Fear of snakes

I have crossed the Pyrenees on foot. Intentionally offended the liberalatti of Twitter, even argued with my Sicilian wife. I'm a courageous fellow.

However, show me a snake and I'm a gibbering wreck. Last year, we had a big whip snake take up temporary residence in an outdoor cupboard. I had a stern word with it (from a safe distance) and allowed it a free night, but insisted it be gone by morning. Thankfully, it was in complete agreement, and was nowhere to be seen the following day.

This morning, I was taking my morning constitutional with the hounds. Summer is almost here, so we walk early, and not too far. I like a long walk in the heat, but the dogs are wiser than I. We stroll three quarters of a mile or so up the lane beside the house, then turn around and come back.

Snakey McSnake Face


There, on the concrete path, was a coiled snake. Hardly an anaconda, it was probably a foot long. Charlie, the Jack Russell, hadn't seen or smelled it and was exploring at the end of his lead. Spice, the Cyprus poodle, had alerted me to the danger ahead, stopping abruptly.

So there we were. Spice on high alert, Charlie oblivious and the slitherer and I playing dead. I can't speak for the snake, but I was petrified. I backed away gingerly, and pulled both dogs close to me, out of harm's way. Were I a snakeologist, or a herpetologist, which I believe is the correct word, I might tell you all sorts of interesting facts about the specimen before me. As it is, I am a gibbering wreck, so I can't.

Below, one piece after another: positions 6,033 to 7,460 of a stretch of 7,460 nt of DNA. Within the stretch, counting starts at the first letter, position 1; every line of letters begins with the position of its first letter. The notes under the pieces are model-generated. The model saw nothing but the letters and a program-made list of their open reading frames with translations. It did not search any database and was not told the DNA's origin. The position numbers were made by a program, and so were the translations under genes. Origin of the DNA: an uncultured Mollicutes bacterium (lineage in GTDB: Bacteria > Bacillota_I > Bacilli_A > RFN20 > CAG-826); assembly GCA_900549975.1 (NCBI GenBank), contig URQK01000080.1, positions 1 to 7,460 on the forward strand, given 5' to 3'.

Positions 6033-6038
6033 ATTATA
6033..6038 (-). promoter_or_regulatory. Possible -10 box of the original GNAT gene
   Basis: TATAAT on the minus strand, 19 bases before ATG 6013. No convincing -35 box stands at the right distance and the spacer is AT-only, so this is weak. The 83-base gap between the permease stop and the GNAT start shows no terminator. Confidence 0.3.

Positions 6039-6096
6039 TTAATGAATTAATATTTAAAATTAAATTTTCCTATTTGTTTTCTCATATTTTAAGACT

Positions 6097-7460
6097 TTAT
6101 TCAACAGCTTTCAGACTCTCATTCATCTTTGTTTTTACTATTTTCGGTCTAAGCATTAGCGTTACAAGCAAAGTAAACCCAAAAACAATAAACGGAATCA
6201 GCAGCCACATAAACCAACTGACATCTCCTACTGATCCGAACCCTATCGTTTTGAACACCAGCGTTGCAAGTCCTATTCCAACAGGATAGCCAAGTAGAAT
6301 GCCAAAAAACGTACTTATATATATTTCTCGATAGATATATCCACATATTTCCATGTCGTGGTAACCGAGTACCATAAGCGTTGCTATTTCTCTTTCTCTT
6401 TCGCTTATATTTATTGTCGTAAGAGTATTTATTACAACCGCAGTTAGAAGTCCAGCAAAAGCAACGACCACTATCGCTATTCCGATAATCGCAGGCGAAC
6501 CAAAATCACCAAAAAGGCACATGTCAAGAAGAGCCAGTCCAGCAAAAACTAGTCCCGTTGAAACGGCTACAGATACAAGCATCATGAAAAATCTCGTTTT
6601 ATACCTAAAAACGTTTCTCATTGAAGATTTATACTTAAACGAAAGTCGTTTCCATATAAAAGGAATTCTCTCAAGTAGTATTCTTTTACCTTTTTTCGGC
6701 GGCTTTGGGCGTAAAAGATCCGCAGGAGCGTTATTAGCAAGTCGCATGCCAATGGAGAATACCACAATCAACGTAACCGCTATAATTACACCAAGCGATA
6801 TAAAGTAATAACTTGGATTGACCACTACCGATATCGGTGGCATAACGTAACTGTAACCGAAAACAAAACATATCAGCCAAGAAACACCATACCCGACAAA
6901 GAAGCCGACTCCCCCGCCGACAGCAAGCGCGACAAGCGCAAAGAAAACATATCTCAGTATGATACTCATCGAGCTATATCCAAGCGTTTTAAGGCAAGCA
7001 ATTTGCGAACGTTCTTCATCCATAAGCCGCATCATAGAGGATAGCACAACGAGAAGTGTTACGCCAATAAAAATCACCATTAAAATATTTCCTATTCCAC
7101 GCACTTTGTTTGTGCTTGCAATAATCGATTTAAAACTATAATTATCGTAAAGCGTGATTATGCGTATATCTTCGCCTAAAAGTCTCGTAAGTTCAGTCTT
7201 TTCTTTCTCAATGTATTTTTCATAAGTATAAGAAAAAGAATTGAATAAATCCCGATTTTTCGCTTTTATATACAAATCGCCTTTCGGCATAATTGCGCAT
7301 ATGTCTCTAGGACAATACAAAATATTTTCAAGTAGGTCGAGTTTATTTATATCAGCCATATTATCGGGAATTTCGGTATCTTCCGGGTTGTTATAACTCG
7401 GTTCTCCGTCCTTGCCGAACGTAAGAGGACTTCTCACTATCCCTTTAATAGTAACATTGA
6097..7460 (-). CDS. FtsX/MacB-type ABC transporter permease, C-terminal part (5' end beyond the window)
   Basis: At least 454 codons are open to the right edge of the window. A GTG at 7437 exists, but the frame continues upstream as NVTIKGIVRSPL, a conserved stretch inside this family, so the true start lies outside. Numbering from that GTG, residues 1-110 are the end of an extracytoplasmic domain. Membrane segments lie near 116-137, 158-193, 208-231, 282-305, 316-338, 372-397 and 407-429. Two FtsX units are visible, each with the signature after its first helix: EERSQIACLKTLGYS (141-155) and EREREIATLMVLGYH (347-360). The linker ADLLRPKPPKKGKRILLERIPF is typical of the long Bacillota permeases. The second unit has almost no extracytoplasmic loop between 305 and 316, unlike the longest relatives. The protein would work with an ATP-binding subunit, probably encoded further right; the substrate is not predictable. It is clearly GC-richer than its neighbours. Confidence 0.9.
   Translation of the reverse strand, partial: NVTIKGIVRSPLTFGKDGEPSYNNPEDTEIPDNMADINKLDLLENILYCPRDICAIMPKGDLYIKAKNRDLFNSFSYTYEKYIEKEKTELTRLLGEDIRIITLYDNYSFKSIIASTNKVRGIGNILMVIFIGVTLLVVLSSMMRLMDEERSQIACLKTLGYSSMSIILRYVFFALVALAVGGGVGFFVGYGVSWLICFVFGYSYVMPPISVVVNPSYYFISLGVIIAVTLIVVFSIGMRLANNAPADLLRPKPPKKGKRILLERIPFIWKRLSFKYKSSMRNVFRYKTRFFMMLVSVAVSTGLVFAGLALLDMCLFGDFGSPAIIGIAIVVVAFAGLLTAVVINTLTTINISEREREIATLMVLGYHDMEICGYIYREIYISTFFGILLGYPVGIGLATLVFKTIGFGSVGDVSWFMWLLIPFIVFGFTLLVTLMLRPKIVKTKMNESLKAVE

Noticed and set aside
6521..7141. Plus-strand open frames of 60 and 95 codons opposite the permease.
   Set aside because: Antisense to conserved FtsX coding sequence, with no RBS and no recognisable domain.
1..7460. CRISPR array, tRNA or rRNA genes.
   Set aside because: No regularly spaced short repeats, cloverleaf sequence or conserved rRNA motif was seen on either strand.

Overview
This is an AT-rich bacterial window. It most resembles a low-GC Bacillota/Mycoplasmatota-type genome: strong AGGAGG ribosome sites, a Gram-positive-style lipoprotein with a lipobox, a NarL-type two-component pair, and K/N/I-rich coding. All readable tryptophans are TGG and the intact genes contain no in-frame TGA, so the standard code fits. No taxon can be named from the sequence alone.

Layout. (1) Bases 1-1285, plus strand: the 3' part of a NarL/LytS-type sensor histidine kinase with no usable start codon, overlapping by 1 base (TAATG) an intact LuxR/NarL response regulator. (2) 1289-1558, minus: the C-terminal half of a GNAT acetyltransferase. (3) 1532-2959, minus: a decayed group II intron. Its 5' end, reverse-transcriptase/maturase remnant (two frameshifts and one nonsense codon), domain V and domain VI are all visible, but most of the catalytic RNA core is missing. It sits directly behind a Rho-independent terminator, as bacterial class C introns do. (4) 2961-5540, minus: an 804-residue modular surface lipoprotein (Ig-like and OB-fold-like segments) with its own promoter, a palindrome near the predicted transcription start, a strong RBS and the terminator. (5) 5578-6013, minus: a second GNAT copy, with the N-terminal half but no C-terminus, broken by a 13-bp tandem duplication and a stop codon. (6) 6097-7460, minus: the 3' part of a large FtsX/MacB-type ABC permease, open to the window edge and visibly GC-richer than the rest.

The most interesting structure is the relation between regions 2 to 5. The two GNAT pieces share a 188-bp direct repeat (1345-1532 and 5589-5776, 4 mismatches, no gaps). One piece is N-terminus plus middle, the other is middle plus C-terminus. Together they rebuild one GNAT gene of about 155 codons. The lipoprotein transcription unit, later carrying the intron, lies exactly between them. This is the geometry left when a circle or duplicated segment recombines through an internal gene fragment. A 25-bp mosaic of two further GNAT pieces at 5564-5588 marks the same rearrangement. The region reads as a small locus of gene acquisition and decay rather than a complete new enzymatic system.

The thing was small, grey, and had a flat nose. Most importantly, it had a distinct, triangular head. Meet Vipera Lebetina, the Blunt Nosed Viper. A very young one. This little blighter is the bad boy of Cyprus snakes. A bite from one, untreated, will kill, although a quick trip to hospital will usually leave you just feeling a bit rough for a day or two.

Many here will kill a viper on sight, despite it being illegal to do so. Now - if I happened to have an assault rifle in my shorts pocket, I would be sorely tempted. However - little Snakey McSnake face had made no move toward me or the dogs, and I certainly wasn't going to get any closer or engage in hand to snake combat. Neither Charlie nor Spice was showing any interest in going near it, which just goes to show that dogs are not as stupid as they seem. I decided to be more dog.

Bravely, I used maximum zoom on my camera phone to snap a memento, gave it a wide berth and carried on our walk.

On our return SMcSF had moved on, presumably to go do snakey stuff out in the bondu.

Snakes are a fact of life here. Mostly, I don't see many. The whip snake seems to get itself run over on the road a lot, which is a shame, as one of its favourite meals is a Blunt Nosed Viper. I see one or two snakes on the golf course, and apparently one on my morning dog walk. Even though I'm terrified of them, they are part of the ecosystem, and have been here a lot longer than Homo sapiens. I'm all for a live and let live approach.

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